First I will show images of the pages as they appeared in the original book, then images of the individual letters and their accompanying poem. Finally, thetext only version of the poem.
A is the Aeroplane buzzing above,
Sending us tokens of friendship and love.
B's Beachy Bill, such a marvel of cunning,
A message from whom sends the best of us running.
C is the Chilliness felt in the feet
When bullets commence to invade our retreat.
D is the Dug-out we've spent so much time at,
Working in hopes of defeating the climate.
E is for Eye-wash, a wonderful lotion,
Employed by the man who is keen on promotion.
F is the Fool who got caught in a trap,
By pulling the tail of a mule in a sap.
G is the General devising a strafe,
And cursing his highly incompetent staff.
H is the wretched unfortunate Hill,
Bombarded and mined but impregnable still.
I's the Intelligence officer who
Is said to exist at G.H.Q.
Forgive a digression and spare me the time
To think of a word that will make a good rhyme,
And if the delay is a little provoking,
Remember it's J and the word may be Joking.
K is the Kaiser at home in Berlin,
Chanting his quaint maledictory hymn.
L is the Liar who loves to relate
Achi Baha has fallen, and gives you the date.
M is the Major observing from latitudes
Tending to strained and discomforting attitudes.
N is the Navy bombarding a lair,
Ignoring the fact that there's nobody there.
O is the Optimist struck by a splinter,
Happy to think he'll be home by the winter.
P is the spotlessly uniformed Paragon,
Living in splendour on H.M.S. "Aragon."
Q is the Questions we ask with a wail,
Do skippers like whisky, and where is our mail?
R’s the report of the latest success,
Strictly compiled for the use of the Press.
S is the Sniper; it's also his Sickness
On finding his cover is lacking in thickness.
T’s the Telephonist cutting off stations
In the midst of important conversations.
U is the Uniform made for the wenches,
Slightly deranged by a day in the trenches.
V is the Victory talked of by editors,
Who wish to get rid of importunate creditors.
Note.—This illustration has had to be postponed pending a final statement by Mr. Hilaire Belloc as to the date of the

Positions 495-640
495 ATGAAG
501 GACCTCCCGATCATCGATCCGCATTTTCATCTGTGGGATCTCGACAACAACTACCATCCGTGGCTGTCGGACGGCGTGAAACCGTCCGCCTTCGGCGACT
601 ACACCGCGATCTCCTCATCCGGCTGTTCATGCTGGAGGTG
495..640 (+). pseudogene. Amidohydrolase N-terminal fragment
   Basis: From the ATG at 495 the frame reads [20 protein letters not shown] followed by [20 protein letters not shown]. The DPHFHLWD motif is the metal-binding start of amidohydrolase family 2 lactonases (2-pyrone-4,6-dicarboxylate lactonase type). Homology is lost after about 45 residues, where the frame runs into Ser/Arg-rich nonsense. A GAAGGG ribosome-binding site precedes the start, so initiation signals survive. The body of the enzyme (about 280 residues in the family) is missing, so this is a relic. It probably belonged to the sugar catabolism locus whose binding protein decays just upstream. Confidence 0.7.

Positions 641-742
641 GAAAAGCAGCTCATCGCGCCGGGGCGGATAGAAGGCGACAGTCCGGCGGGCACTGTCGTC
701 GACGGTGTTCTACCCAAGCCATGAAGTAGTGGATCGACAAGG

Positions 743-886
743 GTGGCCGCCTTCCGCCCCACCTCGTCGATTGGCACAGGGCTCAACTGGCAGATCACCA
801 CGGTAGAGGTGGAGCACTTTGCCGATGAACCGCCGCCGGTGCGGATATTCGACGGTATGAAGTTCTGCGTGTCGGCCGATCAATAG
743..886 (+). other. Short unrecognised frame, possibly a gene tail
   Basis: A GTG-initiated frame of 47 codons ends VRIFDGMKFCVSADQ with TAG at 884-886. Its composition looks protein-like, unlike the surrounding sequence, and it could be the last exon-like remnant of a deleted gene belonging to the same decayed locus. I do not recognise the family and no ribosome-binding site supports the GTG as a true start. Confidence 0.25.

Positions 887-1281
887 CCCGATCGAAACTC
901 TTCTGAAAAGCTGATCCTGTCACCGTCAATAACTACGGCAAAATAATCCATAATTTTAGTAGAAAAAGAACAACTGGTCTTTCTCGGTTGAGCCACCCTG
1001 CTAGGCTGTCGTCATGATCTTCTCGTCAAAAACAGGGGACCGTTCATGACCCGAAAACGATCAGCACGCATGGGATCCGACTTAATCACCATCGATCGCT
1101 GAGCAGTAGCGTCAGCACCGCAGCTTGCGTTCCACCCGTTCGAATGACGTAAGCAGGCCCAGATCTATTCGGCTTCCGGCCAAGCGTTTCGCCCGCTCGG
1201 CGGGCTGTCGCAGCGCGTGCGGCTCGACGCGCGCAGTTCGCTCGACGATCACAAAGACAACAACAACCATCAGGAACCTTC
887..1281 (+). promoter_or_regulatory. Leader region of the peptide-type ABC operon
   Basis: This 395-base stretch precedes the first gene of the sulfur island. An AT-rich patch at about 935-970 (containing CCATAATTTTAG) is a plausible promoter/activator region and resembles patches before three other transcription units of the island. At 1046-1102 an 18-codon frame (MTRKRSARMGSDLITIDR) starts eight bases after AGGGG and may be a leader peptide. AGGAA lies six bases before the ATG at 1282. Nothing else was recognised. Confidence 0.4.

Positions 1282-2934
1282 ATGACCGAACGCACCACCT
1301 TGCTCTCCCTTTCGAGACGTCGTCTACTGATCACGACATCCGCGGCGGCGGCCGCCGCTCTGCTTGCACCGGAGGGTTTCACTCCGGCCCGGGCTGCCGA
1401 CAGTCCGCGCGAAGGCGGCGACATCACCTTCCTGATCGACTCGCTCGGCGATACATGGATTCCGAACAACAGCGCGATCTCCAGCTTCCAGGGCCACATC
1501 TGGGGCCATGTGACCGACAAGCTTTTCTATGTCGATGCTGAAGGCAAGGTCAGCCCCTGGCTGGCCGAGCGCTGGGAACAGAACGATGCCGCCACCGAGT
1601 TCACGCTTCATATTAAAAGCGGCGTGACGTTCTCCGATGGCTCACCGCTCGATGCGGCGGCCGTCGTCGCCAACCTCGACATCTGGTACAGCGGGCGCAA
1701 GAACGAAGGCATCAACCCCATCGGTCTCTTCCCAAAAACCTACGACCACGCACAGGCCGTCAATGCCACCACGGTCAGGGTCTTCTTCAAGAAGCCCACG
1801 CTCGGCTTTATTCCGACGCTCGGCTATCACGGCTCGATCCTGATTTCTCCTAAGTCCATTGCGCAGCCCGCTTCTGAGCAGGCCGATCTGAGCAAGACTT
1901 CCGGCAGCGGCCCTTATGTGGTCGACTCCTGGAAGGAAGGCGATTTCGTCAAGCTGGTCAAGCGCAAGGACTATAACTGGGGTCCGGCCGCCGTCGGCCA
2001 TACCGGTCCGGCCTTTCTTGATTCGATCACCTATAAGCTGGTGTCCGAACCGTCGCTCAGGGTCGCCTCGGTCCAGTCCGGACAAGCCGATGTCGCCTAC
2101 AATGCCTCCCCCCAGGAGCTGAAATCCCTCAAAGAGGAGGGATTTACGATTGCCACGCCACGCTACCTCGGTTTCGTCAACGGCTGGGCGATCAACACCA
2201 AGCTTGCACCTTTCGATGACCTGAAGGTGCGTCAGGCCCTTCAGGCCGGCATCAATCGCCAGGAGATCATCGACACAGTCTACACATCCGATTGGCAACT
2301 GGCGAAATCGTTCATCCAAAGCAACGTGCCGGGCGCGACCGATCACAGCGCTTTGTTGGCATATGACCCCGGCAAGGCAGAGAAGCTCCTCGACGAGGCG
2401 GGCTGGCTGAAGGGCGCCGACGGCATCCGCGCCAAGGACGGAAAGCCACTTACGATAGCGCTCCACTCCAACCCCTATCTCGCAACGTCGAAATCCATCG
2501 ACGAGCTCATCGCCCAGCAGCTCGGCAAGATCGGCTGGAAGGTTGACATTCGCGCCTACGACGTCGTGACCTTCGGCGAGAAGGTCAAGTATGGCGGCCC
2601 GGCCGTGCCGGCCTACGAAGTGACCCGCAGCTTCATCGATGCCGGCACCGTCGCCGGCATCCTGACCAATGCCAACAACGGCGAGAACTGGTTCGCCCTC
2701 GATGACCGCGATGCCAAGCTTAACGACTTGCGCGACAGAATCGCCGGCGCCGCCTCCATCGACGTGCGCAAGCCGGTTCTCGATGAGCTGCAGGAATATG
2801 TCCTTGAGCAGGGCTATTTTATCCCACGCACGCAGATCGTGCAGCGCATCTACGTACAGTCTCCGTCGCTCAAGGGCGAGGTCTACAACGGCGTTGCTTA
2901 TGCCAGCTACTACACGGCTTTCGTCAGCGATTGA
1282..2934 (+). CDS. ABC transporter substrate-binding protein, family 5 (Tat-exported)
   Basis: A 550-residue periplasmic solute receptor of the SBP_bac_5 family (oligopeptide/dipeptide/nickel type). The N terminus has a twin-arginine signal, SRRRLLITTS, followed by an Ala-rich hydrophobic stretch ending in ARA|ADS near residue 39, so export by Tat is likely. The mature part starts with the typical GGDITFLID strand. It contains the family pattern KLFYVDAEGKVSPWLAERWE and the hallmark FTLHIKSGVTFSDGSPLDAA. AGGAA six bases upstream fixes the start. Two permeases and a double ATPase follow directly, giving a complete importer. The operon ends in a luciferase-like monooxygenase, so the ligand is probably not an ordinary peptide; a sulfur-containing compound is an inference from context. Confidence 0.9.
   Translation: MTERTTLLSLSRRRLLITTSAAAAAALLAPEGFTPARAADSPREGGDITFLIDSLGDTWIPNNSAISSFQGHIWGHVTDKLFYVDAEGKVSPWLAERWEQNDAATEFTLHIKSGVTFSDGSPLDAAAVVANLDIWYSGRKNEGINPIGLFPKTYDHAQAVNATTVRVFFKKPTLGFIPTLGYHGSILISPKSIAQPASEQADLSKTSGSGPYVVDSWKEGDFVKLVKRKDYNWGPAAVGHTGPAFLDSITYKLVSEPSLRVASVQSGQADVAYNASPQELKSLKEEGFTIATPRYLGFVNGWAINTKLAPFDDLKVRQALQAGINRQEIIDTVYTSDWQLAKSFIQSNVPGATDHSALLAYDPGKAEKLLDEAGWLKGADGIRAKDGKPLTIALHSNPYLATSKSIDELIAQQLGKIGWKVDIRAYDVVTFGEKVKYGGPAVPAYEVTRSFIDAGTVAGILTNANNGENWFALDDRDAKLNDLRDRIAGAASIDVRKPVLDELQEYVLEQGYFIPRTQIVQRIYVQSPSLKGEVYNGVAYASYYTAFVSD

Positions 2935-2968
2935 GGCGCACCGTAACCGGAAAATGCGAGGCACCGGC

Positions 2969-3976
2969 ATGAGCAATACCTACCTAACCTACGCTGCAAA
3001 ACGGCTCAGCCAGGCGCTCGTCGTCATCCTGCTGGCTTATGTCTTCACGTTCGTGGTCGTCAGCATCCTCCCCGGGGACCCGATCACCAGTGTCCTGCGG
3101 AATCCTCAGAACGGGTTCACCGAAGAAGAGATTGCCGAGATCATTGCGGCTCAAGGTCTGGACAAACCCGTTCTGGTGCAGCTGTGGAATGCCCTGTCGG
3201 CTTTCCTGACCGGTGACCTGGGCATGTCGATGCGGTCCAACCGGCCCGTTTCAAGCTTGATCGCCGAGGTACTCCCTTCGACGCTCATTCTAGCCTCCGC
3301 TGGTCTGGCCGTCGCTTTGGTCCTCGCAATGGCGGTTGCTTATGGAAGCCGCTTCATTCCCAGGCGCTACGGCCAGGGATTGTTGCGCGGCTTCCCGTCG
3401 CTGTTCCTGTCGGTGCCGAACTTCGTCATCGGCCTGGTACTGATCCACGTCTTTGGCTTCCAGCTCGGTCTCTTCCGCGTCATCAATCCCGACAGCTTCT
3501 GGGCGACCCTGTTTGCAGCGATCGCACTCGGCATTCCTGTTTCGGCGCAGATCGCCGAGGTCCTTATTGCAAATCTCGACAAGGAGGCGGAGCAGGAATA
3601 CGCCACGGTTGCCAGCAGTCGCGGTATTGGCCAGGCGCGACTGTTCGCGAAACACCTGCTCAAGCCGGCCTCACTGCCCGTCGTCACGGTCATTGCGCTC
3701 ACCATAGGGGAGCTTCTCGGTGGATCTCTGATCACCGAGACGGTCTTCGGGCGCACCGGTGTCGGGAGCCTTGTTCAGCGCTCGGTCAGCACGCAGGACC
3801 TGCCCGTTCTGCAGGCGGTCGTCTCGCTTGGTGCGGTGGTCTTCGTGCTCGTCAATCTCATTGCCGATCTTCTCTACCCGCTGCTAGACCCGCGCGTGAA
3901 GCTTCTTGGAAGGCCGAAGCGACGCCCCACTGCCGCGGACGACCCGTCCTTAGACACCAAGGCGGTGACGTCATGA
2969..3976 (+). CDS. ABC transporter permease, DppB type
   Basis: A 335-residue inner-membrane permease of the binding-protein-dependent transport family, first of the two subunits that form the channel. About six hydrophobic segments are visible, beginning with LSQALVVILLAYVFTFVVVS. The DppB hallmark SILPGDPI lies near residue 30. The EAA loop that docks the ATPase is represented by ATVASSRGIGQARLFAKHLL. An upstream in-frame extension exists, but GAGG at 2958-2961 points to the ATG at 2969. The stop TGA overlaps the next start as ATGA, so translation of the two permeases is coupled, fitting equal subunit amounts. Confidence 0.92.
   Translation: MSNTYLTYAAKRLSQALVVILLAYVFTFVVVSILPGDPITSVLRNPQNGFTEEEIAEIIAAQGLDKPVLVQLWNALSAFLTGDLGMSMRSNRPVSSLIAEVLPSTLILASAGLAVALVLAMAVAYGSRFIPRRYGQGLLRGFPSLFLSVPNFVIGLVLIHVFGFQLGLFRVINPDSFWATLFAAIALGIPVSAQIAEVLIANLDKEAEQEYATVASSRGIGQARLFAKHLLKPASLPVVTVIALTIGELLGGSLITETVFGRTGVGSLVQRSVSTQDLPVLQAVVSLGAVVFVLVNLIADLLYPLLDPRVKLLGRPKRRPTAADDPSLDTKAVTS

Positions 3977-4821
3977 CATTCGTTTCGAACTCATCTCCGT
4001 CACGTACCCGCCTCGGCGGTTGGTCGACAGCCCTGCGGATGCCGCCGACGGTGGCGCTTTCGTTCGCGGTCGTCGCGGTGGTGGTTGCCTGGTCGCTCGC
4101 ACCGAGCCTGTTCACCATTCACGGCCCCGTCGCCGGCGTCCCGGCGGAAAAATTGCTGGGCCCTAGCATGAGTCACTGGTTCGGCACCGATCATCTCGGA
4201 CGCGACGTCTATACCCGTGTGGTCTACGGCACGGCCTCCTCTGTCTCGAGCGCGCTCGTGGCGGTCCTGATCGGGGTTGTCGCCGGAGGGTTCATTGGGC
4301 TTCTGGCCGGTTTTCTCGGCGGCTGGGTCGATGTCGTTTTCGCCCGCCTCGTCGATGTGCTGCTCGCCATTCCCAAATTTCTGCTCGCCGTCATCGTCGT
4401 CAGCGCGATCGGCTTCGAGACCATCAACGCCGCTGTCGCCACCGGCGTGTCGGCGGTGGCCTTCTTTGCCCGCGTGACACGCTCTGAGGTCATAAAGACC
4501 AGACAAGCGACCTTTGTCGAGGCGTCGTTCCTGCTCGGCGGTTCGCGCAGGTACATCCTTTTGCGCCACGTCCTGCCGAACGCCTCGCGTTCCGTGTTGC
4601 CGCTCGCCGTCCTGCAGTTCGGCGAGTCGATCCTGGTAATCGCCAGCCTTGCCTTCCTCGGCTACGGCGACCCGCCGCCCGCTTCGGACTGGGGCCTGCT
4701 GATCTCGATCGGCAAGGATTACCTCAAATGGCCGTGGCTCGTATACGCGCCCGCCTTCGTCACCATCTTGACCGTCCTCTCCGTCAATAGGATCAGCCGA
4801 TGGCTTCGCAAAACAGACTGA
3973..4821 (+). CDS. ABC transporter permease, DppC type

certain exhaustion of German resources.
W stands for the various Wiles
The Germans employ to keep Turkey in smiles.
But X is the Xmas that some day will come
When turkey and sauce will be served with our rum.
Y is the Youth who was scornful of danger,
Till caught in the rear by a violent stranger.
Z is the Zenith of power and glory,
A fitting conclusion to this little story.
A was the Anguish that spread o'er my face
When I saw the remarkable look of the place.
B's "Beachy Bill," who fired at my ship -
Punctured the funnel and gave me the "pip."
C was the"Crump" that went by with a screech
As I jumped from a lighter and fell on the beach.
D was the Daring I failed to display
When fragments of shrapnel came whizzing my way.
E was the Earth which I found in my hair
As I woke in the morning and crawled from my lair.
F were the Fleas, and also the Flies,
Who feed on a fellow wherever he lies.
G were the gripes that gripped me within -
The result of commodities packed in a tin.
H was the Hole that a howitzer made;
It would take me an hour to fill in with a spade.
I was the Idiot who stuck up my head
Before I was taught to take cover instead.
J was the Jam with our rations and rum -
We found it was almost invariably "Plum."
K was the Knowledge I quickly acquired
Of hiding whenever the enemy fired.
L was the Louse that lurked in my vest,
Reconnoitred my peson and tickled my chest.
M was the Monitor, firing at night,
Which kept me awake when “above” didn’t bite.
N was the “Night stunt,” with trembling heart,
Expecting each moment the Maxims would start.
O’s the 0.0. (Ordnance Officer); let’s give him a cheer—
It isn’t his fault that nothing comes here.
P are the Piers—see them shiver and shake
Whenever a launch makes a wash with her wake.
Q stands for “Quick,” to the tunnel we dash
When a horrible missile explodes with a crash.
R are the Rumours we hear every day
That the Turkish moral has quite faded away.
S is the gilded Staff Officer—who
Censors my letters and tears them in two.
T is the Taube that drones in the sky
(Thank goodness, I haven’t been ordered to fly!)
U is the Underground sap we expand—
There’s a twopenny tube to the Narrows in hand.
V is for Victory. How we shall sing
Rule, O Britannia, and God Save the King!
W the Wire we put round our works-
We generally find that it’s pinched by the Turks.
X the “X-periments” made with a bomb—
A neat little cross on a nice little tomb.
Y in the world have I ever been placed
In a trench of cold water right up to my waist?
Z is the mule corps recruited from Zion,
Bearers of water and rations of iron.
["Ubique," 21st Indian Mtn. Battery.]